Now, again, it would be easy to see these verses as only pertaining to Israel, and not to us.  Especially when Micah’s attempt at appeasing God, so wrapped up in the sacrificial system of Israel, might seem foreign to you and me; but his attempt at a solution uncovers a systemic problem that even we deal with in our lives.  Listen to his desperate words: “With what shall I come before the Lord, and bow myself before God on high? Shall I come before him with burnt offerings, with calves a year old?  Will the Lord be pleased with thousands of rams with ten thousands of rivers of oil? Shall I give my firstborn for my transgression, the fruit of my body for the sin of my soul?”

Desperate to appease the God who’s brought an indictment against him and all the people, Micah grasps for a solution.  He offers a reasonable sacrifice, but then he questions whether that will be sufficient and so he offers an absurd sacrifice.  Still more desperate, he offers the greatest sacrifice of all, the sacrifice banned by the Torah, the sacrifice asked of Abraham by God.  He offers his first born.

Isn’t that the way our thinking escalates?  Isn’t that what we do in the deep guilt of our sin?  We start by offering the reasonable, and then in our fear, we escalate and offer the unreasonable; failing to remember that God has already given the greatest sacrifice of all, the sacrifice of his first born, his only begotten Son.  Forgetting that the sacrifice God has already made has removed his wrath from us by placing it on his Son.

One last first born offered, one last lamb sacrificed.  One last doorpost smeared with blood, so that the angel of death would pass over all those who live in the cruciform house smeared by this lamb’s blood, forevermore.

In return for this sacrifice we are forgiven all our sins.  The chasm is bridged and we are returned to our heavenly Fathers embrace once again.  We are his.  We’re free to do what is good and to walk humbly with our God.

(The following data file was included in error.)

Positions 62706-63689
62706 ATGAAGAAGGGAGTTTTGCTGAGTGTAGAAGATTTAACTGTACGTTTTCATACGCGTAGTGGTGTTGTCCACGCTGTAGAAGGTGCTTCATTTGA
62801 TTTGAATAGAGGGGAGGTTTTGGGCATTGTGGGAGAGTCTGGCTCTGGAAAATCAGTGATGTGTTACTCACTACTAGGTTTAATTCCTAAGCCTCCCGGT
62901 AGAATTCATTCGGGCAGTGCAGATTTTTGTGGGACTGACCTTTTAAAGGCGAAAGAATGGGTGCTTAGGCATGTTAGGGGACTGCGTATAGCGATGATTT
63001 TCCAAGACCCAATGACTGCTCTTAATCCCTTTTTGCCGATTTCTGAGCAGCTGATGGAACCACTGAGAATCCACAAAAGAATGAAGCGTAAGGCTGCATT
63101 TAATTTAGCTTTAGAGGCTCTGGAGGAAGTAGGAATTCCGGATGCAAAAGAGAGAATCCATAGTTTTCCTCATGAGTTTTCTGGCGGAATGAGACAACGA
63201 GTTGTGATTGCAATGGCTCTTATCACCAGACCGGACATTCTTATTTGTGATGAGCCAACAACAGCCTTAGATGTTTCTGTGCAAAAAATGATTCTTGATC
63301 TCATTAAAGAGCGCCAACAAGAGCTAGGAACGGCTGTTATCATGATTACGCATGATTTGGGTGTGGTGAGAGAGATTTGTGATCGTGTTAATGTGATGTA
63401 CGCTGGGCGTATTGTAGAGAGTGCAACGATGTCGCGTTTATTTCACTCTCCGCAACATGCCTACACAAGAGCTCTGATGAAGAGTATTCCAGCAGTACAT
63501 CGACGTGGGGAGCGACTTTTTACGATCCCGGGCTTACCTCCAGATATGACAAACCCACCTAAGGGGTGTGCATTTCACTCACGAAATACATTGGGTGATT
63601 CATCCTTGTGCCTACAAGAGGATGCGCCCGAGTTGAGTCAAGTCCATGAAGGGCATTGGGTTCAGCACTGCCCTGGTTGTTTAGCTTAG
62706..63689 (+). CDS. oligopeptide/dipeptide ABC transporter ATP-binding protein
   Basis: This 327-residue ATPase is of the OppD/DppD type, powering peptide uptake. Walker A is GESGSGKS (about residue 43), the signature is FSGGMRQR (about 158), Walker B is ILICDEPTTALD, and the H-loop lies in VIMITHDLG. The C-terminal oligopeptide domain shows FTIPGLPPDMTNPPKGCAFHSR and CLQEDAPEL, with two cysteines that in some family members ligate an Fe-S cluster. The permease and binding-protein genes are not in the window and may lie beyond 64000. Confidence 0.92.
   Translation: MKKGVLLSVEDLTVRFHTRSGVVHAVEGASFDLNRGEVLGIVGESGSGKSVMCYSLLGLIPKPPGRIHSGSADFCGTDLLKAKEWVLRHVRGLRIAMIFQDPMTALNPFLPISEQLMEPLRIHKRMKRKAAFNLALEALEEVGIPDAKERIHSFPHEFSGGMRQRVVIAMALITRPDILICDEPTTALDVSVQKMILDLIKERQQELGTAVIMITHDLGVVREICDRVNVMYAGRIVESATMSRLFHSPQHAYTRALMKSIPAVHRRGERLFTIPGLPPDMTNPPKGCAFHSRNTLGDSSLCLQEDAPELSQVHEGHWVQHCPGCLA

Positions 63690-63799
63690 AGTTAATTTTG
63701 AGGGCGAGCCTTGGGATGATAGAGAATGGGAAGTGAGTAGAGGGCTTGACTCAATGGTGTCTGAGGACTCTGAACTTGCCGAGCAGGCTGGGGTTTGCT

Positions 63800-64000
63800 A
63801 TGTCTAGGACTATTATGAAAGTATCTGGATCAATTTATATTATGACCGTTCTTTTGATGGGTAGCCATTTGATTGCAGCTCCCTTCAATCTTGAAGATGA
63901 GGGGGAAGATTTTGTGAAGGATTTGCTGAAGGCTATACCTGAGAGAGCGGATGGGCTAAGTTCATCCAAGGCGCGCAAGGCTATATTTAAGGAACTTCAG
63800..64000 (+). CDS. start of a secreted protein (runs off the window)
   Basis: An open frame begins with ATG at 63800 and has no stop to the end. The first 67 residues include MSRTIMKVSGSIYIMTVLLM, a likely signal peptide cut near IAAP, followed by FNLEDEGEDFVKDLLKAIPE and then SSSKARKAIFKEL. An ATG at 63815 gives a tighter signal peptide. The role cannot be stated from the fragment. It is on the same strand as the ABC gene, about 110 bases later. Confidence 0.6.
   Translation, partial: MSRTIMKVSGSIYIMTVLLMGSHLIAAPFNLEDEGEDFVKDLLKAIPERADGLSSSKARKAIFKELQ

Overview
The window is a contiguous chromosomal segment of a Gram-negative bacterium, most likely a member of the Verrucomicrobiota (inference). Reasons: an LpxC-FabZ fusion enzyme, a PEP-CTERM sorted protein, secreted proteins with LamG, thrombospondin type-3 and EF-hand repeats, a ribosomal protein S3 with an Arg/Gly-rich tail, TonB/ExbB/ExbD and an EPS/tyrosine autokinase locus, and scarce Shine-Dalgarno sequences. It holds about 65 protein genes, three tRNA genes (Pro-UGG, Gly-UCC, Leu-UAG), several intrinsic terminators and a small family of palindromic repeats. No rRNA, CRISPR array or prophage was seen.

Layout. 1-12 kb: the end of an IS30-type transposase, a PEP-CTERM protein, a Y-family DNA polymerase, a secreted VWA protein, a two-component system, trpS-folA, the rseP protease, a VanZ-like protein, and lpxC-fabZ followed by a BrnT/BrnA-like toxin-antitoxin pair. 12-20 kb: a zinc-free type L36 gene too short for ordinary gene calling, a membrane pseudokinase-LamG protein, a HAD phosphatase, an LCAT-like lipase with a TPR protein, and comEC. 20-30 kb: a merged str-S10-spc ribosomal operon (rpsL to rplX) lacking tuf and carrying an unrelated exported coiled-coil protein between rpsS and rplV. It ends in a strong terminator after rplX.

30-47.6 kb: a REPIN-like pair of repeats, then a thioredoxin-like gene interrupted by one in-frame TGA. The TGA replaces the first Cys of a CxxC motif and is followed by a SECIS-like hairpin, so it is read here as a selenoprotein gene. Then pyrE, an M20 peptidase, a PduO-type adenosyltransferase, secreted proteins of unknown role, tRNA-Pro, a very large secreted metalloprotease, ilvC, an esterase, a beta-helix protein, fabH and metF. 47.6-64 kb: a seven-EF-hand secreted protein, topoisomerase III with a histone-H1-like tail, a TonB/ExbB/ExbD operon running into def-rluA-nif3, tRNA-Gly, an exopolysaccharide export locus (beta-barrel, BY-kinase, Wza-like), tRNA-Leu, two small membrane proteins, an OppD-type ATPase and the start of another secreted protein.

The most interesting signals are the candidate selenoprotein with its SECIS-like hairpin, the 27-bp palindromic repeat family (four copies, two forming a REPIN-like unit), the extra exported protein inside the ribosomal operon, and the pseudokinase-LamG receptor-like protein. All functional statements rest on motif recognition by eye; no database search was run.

As Micah said: He has told you, O man, what is good; and what does the Lord require of you but to do justice, and to love kindness, and to walk humbly with your God?  These then are the signs of our son-ship, our daughter-ship.  But even here we see that even as God alone is responsible for our salvation, and he alone is responsible for the good that we do.

For, doing justice and loving mercy are strained partners.  If we set out to do right by others, it goes hand in hand with exposing the injustice done to them; and we may find that injustice difficult to be merciful toward.  After all, in our humanity, we often reason that the deeper the wound, the more difficult the punishment should be.  But, because we walk humbly with God, we know that we ourselves have received mercy; for one who walks with God realizes that he does so purely due to the unearned grace, mercy, and call of God.

We are called to love mercy because that’s what we have in fact been shown by God.  And so, it’s only God’s mercy that allows our walk.  It’s the realization of God’s vast mercy poured out upon us that makes our walk humble.  And it’s out of the experience of receiving God’s unmerited mercy that we realize how we ought to ‘do justice’ in the world among those who have wronged us and have no right to expect us to forgive them.

In these eight verses, God gives us so much to consider; but one thing is clear; when it comes to walking with God, we need a good memory.   We can’t afford to forget.  We need a memory refreshed by frequent visits with him; in prayer, and in the study of his Word. A memory strengthened by him often, with his own body and blood.  A memory that never forgets the bountiful blessings of our God that come showering down upon us from the cross of his Son, who alone makes us able to do justice, love mercy, and walk humbly with our God.

In Christ’s service,

Pastor Huelle